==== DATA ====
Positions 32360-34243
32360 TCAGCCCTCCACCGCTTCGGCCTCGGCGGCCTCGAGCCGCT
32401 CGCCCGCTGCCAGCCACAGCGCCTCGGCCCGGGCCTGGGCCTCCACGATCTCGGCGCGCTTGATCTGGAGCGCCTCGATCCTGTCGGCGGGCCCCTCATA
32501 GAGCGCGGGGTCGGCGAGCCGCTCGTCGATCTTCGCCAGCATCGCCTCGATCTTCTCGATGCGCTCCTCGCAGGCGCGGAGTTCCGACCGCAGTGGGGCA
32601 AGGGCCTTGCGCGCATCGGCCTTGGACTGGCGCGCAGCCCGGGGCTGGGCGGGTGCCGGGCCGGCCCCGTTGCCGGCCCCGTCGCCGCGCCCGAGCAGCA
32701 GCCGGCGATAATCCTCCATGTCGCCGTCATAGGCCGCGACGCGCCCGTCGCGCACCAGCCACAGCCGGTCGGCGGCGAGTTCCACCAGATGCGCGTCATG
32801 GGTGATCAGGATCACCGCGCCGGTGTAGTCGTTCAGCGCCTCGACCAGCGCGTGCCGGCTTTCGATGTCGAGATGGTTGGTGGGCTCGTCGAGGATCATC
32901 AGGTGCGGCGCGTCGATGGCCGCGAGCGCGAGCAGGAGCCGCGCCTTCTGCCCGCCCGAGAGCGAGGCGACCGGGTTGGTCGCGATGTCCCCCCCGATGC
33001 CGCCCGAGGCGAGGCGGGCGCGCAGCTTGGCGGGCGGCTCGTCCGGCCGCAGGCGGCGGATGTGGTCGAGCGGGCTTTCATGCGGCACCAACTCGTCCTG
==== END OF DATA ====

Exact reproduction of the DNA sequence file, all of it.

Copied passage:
Positions 32360-34243
32360 TCAGCCCTCCACCGCTTCGGCCTCGGCGGCCTCGAGCCGCT
32401 CGCCCGCTGCCAGCCACAGCGCCTCGGCCCGGGCCTGGGCCTCCACGATCTCGGCGCGCTTGATCTGGAGCGCCTCGATCCTGTCGGCGGGCCCCTCATA
32501 GAGCGCGGGGTCGGCGAGCCGCTCGTCGATCTTCGCCAGCATCGCCTCGATCTTCTCGATGCGCTCCTCGCAGGCGCGGAGTTCCGACCGCAGTGGGGCA
32601 AGGGCCTTGCGCGCATCGGCCTTGGACTGGCGCGCAGCCCGGGGCTGGGCGGGTGCCGGGCCGGCCCCGTTGCCGGCCCCGTCGCCGCGCCCGAGCAGCA
32701 GCCGGCGATAATCCTCCATGTCGCCGTCATAGGCCGCGACGCGCCCGTCGCGCACCAGCCACAGCCGGTCGGCGGCGAGTTCCACCAGATGCGCGTCATG
32801 GGTGATCAGGATCACCGCGCCGGTGTAGTCGTTCAGCGCCTCGACCAGCGCGTGCCGGCTTTCGATGTCGAGATGGTTGGTGGGCTCGTCGAGGATCATC
32901 AGGTGCGGCGCGTCGATGGCCGCGAGCGCGAGCAGGAGCCGCGCCTTCTGCCCGCCCGAGAGCGAGGCGACCGGGTTGGTCGCGATGTCCCCCCCGATGC
33001 CGCCCGAGGCGAGGCGGGCGCGCAGCTTGGCGGGCGGCTCGTCCGGCCGCAGGCGGCGGATGTGGTCGAGCGGGCTTTCATGCGGCACCAACTCGTCCTG